Reviews will strengthen regulation
15 Nov 2016
New Zealand’s regulatory regime will be strengthened and may become more transparent after current reviews are completed, according to consultant Geof Mortlock.
The International Monetary Fund (IMF) is assessing the country’s financial sector and will report high-level findings in the first half of next year, while the Reserve Bank of New Zealand (RBNZ) is starting its first review of the Insurance (Prudential Supervision) Act.
Mr Mortlock, who has consulted for the IMF, the World Bank and KPMG, says New Zealand had very limited regulation of insurers before the 2010 Act was passed.
The country still takes a light-handed approach compared with some international practices, and any proposed changes need to strike a balance, he says.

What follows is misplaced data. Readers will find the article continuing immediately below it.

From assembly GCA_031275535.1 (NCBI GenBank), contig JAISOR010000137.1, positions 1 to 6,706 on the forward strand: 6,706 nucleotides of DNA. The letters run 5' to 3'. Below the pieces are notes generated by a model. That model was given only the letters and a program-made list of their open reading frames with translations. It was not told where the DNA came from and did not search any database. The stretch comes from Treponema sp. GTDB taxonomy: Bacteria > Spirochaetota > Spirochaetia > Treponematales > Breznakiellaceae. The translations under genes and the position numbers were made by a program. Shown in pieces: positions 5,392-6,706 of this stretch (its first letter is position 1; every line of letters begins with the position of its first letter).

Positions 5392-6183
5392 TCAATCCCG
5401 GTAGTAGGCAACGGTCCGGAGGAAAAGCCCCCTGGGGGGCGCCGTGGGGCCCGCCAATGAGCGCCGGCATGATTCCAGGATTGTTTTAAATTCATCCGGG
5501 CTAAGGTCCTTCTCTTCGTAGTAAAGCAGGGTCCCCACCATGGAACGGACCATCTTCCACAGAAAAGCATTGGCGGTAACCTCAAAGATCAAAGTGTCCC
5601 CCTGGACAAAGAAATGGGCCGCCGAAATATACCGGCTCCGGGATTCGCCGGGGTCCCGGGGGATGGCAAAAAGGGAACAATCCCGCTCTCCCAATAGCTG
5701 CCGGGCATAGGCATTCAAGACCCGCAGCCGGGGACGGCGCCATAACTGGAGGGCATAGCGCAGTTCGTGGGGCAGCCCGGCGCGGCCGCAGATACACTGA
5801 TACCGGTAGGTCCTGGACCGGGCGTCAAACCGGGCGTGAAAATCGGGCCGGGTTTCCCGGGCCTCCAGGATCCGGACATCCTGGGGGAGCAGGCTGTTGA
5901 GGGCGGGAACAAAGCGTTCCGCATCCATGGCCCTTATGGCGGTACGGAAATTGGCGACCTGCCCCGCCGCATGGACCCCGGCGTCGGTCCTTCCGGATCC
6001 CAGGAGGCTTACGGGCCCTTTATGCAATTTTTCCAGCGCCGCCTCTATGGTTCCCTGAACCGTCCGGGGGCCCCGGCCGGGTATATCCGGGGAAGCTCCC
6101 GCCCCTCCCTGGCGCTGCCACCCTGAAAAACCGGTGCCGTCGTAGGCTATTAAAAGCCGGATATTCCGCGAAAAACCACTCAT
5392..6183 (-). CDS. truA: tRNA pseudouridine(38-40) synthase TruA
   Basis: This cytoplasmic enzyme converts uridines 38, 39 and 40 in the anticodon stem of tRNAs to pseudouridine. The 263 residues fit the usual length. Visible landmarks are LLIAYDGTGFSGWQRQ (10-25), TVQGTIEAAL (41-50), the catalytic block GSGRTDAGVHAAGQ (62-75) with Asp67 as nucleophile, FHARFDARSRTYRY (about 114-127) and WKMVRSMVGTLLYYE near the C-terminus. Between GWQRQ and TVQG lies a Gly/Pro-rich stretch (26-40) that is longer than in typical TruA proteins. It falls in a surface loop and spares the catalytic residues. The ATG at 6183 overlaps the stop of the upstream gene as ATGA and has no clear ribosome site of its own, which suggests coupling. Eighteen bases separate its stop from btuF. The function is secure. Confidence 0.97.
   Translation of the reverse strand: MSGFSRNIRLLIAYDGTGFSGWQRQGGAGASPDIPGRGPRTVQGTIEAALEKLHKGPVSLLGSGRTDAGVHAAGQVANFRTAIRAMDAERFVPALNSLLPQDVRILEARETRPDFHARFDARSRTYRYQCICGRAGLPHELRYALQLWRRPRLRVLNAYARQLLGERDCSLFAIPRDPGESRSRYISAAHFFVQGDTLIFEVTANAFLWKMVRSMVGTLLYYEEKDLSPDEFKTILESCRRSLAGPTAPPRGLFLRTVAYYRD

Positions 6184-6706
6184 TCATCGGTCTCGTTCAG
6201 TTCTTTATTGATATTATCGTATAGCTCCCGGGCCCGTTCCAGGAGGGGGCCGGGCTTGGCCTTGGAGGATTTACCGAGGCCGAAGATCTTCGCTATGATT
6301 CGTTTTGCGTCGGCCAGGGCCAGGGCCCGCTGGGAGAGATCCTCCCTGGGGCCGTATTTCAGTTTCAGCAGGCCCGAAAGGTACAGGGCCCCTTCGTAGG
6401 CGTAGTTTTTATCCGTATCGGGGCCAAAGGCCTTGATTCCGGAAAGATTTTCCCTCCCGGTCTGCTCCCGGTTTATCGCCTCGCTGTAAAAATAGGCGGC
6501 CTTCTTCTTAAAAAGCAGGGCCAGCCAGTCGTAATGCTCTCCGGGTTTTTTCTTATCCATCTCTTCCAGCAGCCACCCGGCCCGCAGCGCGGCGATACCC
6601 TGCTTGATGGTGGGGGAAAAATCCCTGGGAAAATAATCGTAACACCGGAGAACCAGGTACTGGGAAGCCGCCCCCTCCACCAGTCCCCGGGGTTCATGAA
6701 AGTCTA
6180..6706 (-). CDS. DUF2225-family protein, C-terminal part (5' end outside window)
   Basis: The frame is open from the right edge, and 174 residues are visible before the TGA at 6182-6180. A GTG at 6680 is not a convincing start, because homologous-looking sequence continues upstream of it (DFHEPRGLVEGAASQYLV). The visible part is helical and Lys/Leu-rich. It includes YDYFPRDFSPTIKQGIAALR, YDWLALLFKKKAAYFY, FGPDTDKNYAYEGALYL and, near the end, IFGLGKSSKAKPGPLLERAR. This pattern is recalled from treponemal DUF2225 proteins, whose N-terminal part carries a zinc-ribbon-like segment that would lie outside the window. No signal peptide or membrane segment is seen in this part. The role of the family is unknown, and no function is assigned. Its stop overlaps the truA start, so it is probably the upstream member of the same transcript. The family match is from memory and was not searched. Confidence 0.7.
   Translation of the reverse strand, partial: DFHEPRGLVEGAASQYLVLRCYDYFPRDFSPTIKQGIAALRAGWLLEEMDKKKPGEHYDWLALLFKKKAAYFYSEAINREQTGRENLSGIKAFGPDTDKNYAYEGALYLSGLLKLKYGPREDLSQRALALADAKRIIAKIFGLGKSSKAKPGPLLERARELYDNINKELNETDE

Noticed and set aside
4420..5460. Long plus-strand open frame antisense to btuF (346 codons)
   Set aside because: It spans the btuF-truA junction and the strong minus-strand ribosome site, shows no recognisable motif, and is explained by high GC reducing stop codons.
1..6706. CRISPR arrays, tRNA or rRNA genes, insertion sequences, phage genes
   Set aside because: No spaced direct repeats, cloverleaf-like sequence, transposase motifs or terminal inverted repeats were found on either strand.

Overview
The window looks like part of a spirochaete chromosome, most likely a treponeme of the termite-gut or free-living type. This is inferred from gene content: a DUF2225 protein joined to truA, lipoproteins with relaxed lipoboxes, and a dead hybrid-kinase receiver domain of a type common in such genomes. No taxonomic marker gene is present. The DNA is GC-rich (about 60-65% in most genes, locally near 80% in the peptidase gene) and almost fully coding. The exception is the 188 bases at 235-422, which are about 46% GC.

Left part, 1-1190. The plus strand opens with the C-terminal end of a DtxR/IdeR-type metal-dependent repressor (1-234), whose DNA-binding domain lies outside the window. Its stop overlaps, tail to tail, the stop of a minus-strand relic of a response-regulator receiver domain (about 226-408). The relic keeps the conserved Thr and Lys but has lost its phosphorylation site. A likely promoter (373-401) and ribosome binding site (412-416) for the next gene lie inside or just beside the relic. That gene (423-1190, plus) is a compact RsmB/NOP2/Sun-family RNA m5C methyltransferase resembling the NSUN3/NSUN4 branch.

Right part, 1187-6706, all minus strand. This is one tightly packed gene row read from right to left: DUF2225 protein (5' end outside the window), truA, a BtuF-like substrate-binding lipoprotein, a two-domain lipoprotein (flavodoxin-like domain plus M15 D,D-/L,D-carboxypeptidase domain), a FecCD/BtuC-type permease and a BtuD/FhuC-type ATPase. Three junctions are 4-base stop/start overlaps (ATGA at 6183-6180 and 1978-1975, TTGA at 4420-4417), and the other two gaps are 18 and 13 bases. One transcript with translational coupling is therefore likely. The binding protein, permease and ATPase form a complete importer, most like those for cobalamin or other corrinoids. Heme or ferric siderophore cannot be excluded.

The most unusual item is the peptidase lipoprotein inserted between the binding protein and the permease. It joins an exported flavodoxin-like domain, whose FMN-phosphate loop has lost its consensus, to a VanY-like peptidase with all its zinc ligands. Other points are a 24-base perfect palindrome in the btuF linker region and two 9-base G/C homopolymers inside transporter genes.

“The last thing you want is to be promoting a resilient insurance sector that is then in a straightjacket,” he told the Insurance Council of New Zealand annual conference last week.
The RBNZ is expected to release an issues paper later this year, with an options paper due next year and draft proposals in 2018.
Mr Mortlock says it is questionable whether the RBNZ should examine its own regulation, and an independent review by Treasury would have been preferable. Improved transparency from the central bank is likely to be a key issue in the review.
“I think that is where we do need to lift the game quite a lot,” he said.
The IMF review may include recommendations around strengthening governance, deepening RBNZ expertise, improving international co-ordination, and ensuring recovery and resolution arrangements in cases where there is a market shock, Mr Mortlock says.
Recommendations from the IMF Financial Sector Assessment Program are not binding but have significant influence.
New Zealand should consider a policyholder compensation scheme that could take effect if an insurer fails, similar to arrangements in countries including Australia, Mr Mortlock says.
“If we don’t have that, there is the risk of ad-hoc responses, such as governments being drawn into bailouts,” he told the conference.